CMYK color refers to the four inks used for color printing, which are cyan, magenta, yellow and black. To change this in Photoshop, go the menu at the top where it says Image > Mode. There you will see all of the different options for your images. CMYK and RGB are on the list.

The downside to this color format is that the colors can be duller and not as vibrant as what is used for ebooks and the web which is RGB color format. RGB stands for red, green, and blue. I won’t go into a full explanation of color formats here. That could take an entire book to explain and there are many good ones out there on color theory if you are interested. If you take the same image side by side and compare it in CMYK color format and in RGB color format, you will see that in CMYK the reds are bit duller, the blues aren’t as vibrant, on and on, etc. Which is a shame I know, but it is the image requirements for print books.

For ebooks, it is a bit different. As I said in the first paragraph, you can use the RGB color format but your images still should be 300 dpi in resolution. Your images can be in either RGB or CMYK color format for an ebook. It doesn’t matter, both will be accepted. Which is not the case for print. Print has to be CMYK color format. If you are publishing your book in both ebook and print book formats then you could just make your images 300 dpi resolution in CMYK color and that way you won’t have to two separate images that you have to add to your files. It is completely up to you.

But if your images are below 300 dpi, upping the dpi isn’t going to help the quality issue if your images are low quality to begin with. You will still have the same problem for the ebook as well. So when you are adding images to your book you need to consider the ones you choose carefully. The guidelines for the self-publishing sites have to be followed. That means if your images aren’t at 300 dpi in CMYK color for your print book then they will have to be changed to that. If you don’t know how to do that and are having someone format your book they will probably do that for you. I do that as part of my formatting gigs. But remember, bring the images up to 300 dpi from a lower dpi will probably degrade the quality of them. And there is nothing that your formatter or even you can do about that. If you want high-quality images results, then you need to choose images that start out that way.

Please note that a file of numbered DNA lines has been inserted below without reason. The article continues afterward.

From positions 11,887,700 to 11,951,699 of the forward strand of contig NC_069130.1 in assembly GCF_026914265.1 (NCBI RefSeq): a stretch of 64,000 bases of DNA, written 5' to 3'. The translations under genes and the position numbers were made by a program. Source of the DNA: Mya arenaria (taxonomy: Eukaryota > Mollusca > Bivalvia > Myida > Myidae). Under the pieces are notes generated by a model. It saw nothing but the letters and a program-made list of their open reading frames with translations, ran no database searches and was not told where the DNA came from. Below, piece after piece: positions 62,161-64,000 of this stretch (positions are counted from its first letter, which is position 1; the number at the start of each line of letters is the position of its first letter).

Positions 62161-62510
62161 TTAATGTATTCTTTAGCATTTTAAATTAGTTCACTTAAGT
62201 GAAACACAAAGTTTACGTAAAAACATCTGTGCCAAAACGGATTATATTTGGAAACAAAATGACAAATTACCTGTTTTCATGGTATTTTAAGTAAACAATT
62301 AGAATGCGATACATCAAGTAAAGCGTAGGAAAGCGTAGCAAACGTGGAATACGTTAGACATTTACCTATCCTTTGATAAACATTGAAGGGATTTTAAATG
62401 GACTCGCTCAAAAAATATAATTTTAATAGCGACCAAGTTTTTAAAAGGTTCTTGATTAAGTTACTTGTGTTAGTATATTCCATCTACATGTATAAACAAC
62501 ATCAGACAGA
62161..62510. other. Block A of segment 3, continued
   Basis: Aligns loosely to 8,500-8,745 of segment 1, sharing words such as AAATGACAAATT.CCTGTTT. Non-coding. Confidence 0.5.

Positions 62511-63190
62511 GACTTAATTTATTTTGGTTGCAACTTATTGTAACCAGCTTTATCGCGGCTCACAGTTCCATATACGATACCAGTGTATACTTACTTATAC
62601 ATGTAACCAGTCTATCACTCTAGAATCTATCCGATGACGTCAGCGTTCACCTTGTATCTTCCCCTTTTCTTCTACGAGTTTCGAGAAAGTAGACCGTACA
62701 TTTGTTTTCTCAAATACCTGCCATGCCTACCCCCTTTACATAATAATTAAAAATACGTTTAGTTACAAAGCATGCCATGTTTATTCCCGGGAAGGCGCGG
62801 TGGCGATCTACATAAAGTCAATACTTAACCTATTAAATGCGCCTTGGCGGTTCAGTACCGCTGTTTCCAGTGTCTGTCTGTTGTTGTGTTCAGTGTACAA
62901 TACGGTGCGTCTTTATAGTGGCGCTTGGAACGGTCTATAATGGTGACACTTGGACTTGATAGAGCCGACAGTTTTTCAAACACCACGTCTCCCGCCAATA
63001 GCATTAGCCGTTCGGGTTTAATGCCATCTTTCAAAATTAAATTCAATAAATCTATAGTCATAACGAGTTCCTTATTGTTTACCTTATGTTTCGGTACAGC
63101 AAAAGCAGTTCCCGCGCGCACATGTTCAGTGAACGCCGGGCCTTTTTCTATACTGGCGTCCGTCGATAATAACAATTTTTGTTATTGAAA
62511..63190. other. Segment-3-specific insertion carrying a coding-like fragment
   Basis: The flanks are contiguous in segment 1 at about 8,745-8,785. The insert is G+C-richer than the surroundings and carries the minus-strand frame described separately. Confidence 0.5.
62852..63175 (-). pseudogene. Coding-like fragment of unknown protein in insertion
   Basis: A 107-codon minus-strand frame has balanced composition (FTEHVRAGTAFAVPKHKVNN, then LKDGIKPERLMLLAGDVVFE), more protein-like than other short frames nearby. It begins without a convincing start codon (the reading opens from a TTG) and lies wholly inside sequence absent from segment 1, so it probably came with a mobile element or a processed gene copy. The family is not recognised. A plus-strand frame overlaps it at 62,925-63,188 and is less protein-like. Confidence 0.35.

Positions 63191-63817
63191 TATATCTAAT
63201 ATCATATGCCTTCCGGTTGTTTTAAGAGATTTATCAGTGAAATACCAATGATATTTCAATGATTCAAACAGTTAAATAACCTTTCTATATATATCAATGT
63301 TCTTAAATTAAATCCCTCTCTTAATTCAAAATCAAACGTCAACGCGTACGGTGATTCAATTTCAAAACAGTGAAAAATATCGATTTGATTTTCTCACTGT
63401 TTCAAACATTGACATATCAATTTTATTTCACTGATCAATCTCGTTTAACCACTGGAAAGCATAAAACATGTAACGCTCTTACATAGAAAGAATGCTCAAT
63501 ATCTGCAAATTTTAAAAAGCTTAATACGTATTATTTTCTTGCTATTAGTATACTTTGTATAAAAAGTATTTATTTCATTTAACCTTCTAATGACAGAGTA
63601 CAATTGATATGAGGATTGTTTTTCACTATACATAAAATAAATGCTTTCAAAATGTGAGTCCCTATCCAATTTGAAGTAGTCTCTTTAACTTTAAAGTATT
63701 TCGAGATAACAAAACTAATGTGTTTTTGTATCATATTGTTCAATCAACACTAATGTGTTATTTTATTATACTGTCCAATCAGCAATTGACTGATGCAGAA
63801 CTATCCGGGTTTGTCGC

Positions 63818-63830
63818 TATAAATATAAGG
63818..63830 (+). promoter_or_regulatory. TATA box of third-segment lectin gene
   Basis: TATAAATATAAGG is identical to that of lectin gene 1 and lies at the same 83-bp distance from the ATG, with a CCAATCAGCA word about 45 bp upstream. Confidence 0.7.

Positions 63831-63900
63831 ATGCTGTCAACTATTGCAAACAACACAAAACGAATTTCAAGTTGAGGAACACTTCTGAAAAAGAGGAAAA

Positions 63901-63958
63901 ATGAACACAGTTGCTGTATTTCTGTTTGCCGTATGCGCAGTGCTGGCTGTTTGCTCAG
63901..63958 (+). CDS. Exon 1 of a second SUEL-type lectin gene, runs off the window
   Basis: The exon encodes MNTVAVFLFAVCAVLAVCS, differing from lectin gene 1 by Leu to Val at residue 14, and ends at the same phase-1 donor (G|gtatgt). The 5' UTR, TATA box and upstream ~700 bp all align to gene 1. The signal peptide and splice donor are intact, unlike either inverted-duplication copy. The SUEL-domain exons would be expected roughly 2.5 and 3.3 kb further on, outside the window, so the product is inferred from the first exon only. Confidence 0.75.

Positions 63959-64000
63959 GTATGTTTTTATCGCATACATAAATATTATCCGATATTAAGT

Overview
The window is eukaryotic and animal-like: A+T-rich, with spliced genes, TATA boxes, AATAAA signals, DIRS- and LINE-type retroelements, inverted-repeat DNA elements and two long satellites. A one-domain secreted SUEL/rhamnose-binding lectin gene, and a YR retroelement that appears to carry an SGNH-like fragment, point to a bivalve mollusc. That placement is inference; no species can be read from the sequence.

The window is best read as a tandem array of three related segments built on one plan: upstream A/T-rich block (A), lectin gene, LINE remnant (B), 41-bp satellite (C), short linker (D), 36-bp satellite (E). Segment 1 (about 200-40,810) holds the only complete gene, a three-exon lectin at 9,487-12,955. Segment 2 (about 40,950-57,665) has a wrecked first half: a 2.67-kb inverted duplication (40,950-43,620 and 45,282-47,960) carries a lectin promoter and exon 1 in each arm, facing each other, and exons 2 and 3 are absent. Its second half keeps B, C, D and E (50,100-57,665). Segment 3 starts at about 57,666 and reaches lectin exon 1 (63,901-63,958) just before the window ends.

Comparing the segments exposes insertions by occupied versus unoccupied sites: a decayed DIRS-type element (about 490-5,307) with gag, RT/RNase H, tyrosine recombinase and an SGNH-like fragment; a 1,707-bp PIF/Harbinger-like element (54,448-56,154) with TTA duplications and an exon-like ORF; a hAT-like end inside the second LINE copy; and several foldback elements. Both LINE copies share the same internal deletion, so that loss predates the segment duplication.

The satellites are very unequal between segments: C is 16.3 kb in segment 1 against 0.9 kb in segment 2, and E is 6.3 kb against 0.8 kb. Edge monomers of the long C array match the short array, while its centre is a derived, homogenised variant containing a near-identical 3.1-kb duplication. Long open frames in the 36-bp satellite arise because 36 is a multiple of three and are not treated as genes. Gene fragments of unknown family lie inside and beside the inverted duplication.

One thought on “Preparing Images for Your Book

Leave a Reply

Fill in your details below or click an icon to log in: Logo

You are commenting using your account. Log Out /  Change )

Twitter picture

You are commenting using your Twitter account. Log Out /  Change )

Facebook photo

You are commenting using your Facebook account. Log Out /  Change )

Connecting to %s

This site uses Akismet to reduce spam. Learn how your comment data is processed.